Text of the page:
Ed Lukowich Author of futuristic novel by Sagan Jeffries - 'The Trillionist'

Monday, June 9, 2014

Interview With Helen Stringer


We have interviews lined up with a few of our guests and we are starting with Helen Stringer.  Currently her work, Paradigm, is available for FREE download on

What inspired you to write your first book?

It was a bit of a fluke, actually. I was going through some boxes of junk and came across a story I had written some years ago about a boy who lived in a house so big that he lost his parents. It was intended as a picture book, but when I reread it I had the idea to write a collection of stories all set in the same strange town. The first one I thought of was about a girl who could see ghosts, so I started writing. After about 100 pages, I realized it wasn’t going to be a short story! The whole thing just flowed out. I’ve always loved old cemeteries, particularly the ones with gravestones that tell you about the person, so the idea of a girl who could see the people was really appealing.

Do you have a specific writing style?

I write the way I talk, as if I were telling the story out loud. I’m also very visual, which probably comes from my filmmaking background, so I really see the places in my head, which is very helpful when it comes to describing the worlds of my characters.

How did you come up with the title?

Ugh! Titles! The original working title for Spellbinder was The House of Mists. My publisher didn’t like that and suggested Spellbinder, which was fine, but then my UK publisher wasn’t keen, so my agent and I brainstormed some ideas and came up with The Last Ghost. In France it’s Belladonna Johnson Parle Avec Les Morts, which is a bit too literal! My title for the second book in the series was The Queen of the Abyss, which I still love. But the publisher said it sounded like a fantasy novel. Me: Um…it is a fantasy novel. Them: It sounds too much like a fantasy novel. So another brainstorming session led to The Midnight Gate. My latest novel, Paradigm, is self-published, so there was no one to argue with me over that. The word means a pattern or example, and in the book the paradigm device is a kind of machine. I’m not saying any more about that because it’ll get too spoilery!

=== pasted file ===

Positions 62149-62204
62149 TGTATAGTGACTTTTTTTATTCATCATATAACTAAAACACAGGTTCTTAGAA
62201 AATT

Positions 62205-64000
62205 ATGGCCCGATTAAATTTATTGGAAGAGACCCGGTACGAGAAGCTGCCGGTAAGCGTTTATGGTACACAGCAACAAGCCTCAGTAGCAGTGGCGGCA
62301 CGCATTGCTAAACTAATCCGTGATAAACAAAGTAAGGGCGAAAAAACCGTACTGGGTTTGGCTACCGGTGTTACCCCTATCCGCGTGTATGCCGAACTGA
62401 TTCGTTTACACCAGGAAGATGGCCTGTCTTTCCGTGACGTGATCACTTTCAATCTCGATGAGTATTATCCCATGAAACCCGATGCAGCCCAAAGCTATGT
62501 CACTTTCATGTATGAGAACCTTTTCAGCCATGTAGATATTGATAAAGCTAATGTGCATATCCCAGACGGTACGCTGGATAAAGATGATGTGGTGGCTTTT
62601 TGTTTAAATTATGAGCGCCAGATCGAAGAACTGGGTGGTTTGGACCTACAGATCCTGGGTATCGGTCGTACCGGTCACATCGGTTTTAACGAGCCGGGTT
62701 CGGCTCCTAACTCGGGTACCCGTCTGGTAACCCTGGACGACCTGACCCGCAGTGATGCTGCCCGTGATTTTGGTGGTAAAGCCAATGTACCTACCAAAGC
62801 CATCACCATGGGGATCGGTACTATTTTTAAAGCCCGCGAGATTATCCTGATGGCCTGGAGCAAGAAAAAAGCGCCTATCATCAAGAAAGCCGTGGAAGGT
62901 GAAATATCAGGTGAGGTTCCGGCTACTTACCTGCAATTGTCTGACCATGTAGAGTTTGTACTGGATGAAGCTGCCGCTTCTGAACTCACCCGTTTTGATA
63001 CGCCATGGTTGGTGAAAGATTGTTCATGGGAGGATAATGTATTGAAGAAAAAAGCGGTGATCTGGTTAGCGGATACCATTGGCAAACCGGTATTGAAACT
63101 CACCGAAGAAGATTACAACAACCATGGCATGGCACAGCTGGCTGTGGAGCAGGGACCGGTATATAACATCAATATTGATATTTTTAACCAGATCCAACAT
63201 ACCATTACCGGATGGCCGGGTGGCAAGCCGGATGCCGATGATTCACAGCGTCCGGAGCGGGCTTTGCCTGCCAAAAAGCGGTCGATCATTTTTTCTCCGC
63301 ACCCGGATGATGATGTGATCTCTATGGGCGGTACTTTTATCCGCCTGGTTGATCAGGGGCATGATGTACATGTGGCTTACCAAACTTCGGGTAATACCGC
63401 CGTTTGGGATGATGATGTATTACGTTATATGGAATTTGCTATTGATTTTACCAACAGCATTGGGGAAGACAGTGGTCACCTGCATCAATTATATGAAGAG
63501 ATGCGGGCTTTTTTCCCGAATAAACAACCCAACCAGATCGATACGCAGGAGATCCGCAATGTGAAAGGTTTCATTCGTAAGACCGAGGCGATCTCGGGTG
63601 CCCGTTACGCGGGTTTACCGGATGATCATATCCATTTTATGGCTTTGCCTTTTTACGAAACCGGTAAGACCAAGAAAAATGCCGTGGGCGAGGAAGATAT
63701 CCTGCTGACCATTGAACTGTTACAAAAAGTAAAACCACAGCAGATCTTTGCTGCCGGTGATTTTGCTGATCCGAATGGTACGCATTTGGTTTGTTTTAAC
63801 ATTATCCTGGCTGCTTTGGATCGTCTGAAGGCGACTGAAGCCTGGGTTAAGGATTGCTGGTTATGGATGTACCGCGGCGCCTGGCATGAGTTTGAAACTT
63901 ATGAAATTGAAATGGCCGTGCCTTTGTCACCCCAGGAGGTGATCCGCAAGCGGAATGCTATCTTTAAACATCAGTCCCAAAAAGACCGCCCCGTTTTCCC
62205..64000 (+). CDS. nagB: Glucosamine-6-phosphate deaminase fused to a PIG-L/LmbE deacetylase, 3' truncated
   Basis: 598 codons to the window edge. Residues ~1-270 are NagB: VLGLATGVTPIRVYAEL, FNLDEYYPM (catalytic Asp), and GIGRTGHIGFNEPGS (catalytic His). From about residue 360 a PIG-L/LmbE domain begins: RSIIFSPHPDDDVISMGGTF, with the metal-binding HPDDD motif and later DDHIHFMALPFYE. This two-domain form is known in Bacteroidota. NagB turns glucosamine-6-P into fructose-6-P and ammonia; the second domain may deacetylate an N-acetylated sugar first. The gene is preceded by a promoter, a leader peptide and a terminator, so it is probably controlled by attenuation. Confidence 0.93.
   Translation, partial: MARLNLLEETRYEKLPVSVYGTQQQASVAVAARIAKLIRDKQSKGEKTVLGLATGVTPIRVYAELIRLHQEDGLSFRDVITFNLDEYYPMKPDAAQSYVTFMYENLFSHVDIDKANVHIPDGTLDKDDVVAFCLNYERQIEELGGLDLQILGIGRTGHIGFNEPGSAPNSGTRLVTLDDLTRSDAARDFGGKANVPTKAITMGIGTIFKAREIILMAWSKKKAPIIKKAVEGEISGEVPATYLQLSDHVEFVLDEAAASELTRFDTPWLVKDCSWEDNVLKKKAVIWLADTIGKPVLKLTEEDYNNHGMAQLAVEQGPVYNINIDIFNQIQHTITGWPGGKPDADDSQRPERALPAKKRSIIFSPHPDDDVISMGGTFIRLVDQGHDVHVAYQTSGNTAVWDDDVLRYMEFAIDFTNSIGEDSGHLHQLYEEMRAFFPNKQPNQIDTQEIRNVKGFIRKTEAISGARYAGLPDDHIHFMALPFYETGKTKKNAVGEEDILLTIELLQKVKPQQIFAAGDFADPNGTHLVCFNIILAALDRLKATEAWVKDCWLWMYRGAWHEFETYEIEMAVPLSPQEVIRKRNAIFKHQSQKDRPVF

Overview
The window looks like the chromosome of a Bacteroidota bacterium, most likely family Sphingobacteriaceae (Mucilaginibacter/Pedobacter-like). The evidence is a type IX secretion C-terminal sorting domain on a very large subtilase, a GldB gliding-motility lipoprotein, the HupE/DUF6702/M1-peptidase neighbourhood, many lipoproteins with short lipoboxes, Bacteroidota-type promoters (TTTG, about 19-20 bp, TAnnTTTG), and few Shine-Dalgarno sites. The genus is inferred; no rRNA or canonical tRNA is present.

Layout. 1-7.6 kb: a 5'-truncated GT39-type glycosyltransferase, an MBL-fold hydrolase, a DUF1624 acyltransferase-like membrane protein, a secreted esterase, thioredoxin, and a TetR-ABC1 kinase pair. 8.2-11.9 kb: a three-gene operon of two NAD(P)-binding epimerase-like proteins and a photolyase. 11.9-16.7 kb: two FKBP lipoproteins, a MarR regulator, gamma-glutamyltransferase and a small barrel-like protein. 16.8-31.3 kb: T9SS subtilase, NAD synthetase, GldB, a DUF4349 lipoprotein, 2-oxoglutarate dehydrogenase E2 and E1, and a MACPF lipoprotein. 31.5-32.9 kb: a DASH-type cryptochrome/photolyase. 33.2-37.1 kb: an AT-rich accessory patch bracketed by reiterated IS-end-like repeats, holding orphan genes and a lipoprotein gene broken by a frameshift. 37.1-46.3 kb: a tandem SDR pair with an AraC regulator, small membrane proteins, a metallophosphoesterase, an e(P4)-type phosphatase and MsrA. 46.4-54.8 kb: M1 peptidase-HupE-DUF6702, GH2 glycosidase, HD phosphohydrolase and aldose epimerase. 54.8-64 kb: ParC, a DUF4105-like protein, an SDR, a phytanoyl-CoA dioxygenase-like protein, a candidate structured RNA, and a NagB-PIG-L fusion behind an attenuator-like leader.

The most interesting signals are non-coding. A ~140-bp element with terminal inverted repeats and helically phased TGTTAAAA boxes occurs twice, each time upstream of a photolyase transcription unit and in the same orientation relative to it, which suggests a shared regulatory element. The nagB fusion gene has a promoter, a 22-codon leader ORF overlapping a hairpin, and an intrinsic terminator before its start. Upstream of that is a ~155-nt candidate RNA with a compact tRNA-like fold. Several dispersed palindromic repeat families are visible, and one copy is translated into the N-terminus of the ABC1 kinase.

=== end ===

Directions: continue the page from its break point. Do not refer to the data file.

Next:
Is there a message in your novel that you want readers to grasp?

There is a message in Paradigm, but I don’t hit readers over the head with it. Many dystopian novels are pretty vague about what led to the collapse of our current civilization, or they go for a single apocalyptic event. But if history teaches us anything, it’s that civilizations fall as the result of a variety of factors and that’s the way it is in Paradigm – it’s how the world might end up if we continue to do nothing.

How much of the book is realistic?

It’s as realistic as I could make it. I think when you’re telling a science fiction or fantasy story, you are already asking your readers to take a leap of imagination with you. When your story is grounded in a recognizable reality, it makes that leap much easier. In Paradigm, the story is set in California. It travels from Los Angeles to San Francisco (up the I-5, a road I have driven a hundred times) and on to Lake Tahoe. Time has changed the places, but there are still elements that are familiar. As to the science, that was easy as my father was a very prominent scientist working in energy research and was always available to answer my questions. Scientists love acronyms almost as much as the military, so he came up with most of those as well. My favourite is Devastation Engineering And Tactical Havoc, Inc.

Are experiences based on someone you know, or events in your own life?